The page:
Cargo bikes, long a mainstay in the Netherlands and emerging as an automotive alternative in the U.S. (via bike-friendly Portland), come in many flavors: Longtails, longjohns, cycle trucks, porteurs, trikes and the traditional Dutch bakfiet. Will a cargo bike transform your life?
posted by Chinese Jet Pilot on Oct 26, 2012 - 73 comments

"I am not perfect to look at and I am not perfect to love, but I am perfectly their mother."

The Mom Stays in the Picture - When Allison Tate wrote about how "Too much of a mama's life goes undocumented and unseen... I'm everywhere in their young lives, and yet I have very few pictures of me with them", it resonated with many other women. "To read through the notes that came with the thousand-plus photos (and yes, we have read every single one) was to read the minds of today's mothers. Over and over you told us that you don't look the way you want to look, don't look the way you once did. Even when joining a movement created around the motto 'I am not perfect to look at and I am not perfect to love, but I am perfectly their mother,' you felt the need to apologize." (via middleclasstool's other half)
posted by flex on Oct 12, 2012 - 50 comments

"...it's supposed to be this way."

Expedia's latest and ongoing ad campaign, "Find Your..." offers 'personal journey' stories from travelers who have used their site, with footage from their trip. Their latest entry: "Find Your Understanding," tells the story of a father traveling to his daughter's wedding. Via.
posted by zarq on Oct 3, 2012 - 53 comments

Origin of the Beginning

Levi van Veluw* has taken his self-portraiture to the next level by bringing his family into the picture. "Portrayed in this piece is a room with 5 persons sitting at a table.... The endless repetition of wooden blocks stands for van Veluw’s attempts to gain control of his own position within the familial structure."
posted by carsonb on Sep 19, 2012 - 8 comments

Father and Son

He was doubled-over, crying. He looked up at my mom and simply said, "Play this at my funeral." Which we did, on Memorial Day, in our backyard beside his trout pond. .."I made this video with and for my father, Larry Zander, who died a few weeks ago, on May 27, 2011. He was 78. For those of you who knew my Dad, you will instantly recognize him in his natural habitat."
posted by thisisdrew on Sep 5, 2012 - 20 comments

Commentary and thoughts on Honey Boo Boo

Don't judge Honey Boo Boo, because the tv show doesn't care what it's saying about American culture.
posted by Brandon Blatcher on Aug 31, 2012 - 156 comments

A Confederacy of Bachelors

A Confederacy of Bachelors [NYT] Meet the brotherhood of Fortress Astoria: Danaher Dempsey, Luke Crane, Rick Brown and Shyaporn Theerakulstit, best friends and artists. They have no children, no linear career histories, no readily disposable savings. The four men, all heterosexual, approaching 40 and never married, have lived together for 18 years, give or take a revolving guest roommate, cohabitating in spaces like an East Village walk-up, a Chelsea loft and, now, a converted office space in Queens. [more inside]
posted by modernnomad on Aug 4, 2012 - 115 comments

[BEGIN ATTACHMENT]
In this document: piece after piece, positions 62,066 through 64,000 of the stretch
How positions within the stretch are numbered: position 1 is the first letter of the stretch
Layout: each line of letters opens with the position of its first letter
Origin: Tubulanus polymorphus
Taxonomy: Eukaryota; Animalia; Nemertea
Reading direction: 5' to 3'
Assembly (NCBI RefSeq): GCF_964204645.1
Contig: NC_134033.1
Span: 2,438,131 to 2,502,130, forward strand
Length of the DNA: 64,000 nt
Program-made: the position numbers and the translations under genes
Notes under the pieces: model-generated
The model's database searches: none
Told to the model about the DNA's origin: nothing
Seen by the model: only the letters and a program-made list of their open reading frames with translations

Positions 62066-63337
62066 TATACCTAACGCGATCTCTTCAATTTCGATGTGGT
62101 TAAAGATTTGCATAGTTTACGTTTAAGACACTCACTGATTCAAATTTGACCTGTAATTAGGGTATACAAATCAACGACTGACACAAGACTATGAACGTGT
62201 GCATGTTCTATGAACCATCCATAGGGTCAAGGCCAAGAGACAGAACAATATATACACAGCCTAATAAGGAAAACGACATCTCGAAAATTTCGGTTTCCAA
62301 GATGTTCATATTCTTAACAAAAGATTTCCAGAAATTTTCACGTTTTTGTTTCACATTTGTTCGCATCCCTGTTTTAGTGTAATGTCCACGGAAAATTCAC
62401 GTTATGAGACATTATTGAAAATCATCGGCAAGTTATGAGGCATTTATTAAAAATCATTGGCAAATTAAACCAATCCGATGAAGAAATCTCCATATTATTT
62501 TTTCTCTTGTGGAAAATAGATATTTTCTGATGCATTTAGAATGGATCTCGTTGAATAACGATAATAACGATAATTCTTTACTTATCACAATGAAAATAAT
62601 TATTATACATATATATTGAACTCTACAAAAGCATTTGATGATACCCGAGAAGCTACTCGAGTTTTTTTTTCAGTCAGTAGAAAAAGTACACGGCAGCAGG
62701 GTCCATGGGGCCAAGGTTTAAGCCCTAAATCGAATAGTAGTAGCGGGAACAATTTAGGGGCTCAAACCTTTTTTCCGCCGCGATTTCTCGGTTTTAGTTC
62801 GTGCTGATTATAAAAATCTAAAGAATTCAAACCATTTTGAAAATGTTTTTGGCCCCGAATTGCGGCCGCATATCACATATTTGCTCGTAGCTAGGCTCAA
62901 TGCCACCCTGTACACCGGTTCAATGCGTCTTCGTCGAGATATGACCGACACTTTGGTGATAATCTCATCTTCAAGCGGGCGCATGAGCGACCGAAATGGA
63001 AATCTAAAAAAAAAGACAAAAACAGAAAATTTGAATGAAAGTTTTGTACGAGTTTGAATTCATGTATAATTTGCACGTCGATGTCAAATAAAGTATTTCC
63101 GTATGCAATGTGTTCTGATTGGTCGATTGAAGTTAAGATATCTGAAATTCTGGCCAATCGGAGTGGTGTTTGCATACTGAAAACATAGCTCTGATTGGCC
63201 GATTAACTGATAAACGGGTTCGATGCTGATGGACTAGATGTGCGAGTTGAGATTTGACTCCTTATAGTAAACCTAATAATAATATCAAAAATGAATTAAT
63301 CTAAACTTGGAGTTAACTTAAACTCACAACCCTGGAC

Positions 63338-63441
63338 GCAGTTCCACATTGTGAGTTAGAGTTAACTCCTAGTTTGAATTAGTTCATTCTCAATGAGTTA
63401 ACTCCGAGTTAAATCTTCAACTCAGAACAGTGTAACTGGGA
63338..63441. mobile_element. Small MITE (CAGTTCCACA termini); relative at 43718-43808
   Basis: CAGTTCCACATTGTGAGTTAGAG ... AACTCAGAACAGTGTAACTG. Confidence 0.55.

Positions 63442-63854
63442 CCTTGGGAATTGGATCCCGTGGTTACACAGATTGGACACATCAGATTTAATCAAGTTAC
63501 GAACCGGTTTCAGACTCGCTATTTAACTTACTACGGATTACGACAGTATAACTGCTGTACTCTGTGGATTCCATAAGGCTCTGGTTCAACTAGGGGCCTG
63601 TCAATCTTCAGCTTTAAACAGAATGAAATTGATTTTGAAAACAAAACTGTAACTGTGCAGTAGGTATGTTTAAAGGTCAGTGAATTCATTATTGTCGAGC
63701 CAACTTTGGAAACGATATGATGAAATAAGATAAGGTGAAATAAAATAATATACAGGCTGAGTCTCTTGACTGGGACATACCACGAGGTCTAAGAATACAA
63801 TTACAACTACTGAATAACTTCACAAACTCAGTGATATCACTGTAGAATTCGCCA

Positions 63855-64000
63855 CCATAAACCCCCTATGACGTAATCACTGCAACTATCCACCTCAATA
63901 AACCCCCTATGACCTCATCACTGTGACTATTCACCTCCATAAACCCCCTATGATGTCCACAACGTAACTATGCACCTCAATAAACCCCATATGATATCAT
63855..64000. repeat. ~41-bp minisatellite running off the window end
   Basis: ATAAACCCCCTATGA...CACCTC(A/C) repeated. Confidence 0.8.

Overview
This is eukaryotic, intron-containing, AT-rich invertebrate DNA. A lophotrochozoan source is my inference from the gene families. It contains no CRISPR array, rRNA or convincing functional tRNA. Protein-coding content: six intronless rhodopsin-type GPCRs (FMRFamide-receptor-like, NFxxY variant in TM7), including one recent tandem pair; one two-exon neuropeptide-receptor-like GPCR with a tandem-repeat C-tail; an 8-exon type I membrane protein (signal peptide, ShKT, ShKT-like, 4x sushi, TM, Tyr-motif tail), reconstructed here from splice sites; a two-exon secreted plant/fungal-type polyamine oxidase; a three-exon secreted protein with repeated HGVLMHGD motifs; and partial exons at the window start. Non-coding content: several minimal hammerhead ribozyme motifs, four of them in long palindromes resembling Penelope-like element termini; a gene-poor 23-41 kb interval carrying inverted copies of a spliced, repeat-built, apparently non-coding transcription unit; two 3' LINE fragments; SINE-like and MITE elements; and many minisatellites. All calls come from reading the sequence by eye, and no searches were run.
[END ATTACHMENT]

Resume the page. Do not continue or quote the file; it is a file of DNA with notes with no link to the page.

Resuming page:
writer/director/actor

Louis C.K. on eating pressure and providing an alternative to The Man - "I ask him to think about what he really needs; when he tells me, I give him a little more. It buys me goodwill with this person; I feel good about what I'm paying them. I like to give people a little more than they want, and I like to ask people for a little less than they're willing to give." [more inside]
posted by kliuless on Jul 6, 2012 - 40 comments

IAmAn Ex-Member of the Westboro Baptist Church

"I think my father is a hateful person first. The religious beliefs gave him a forum and permission to be cruel to the world." Nate Phelps, son of Fred Phelps, answers questions about growing up in the Westboro Baptist Church, and his life after leaving it. (Warning: descriptions of domestic violence.) [more inside]
posted by roger ackroyd on Jun 23, 2012 - 70 comments

Why Women Still Can't Have It All

"I had always assumed that if I could get a foreign-policy job in the State Department or the White House while my party was in power, I would stay the course as long as I had the opportunity to do work I loved. But in January 2011, when my two-year public-service leave from Princeton University was up, I hurried home as fast as I could." Anne Marie Slaughter, the former policy director for the State Department and professor at Princeton University, has written a nuanced essay for this month's Atlantic Monthly, about the feminist generation gap and work-life balance at the top levels of government and academia: Why Women Still Can't Have It All. [more inside]
posted by lunasol on Jun 21, 2012 - 125 comments

'A childhood that began with a sort of cautious optimism quickly devolved into absolute horse shit.'

My mother became my daughter when I was nine years old. [more inside]
posted by the man of twists and turns on Jun 20, 2012 - 62 comments

Hunting down my son's killer

Matt Might, computer science professor, has a son with a new genetic condition. This is the story of how they figured this out. Matt Might, perhaps best known for the illustrated guide to a PhD, tells the wrenching tale of their son's terrible medical condition and how they've worked to figure out what is going on with him.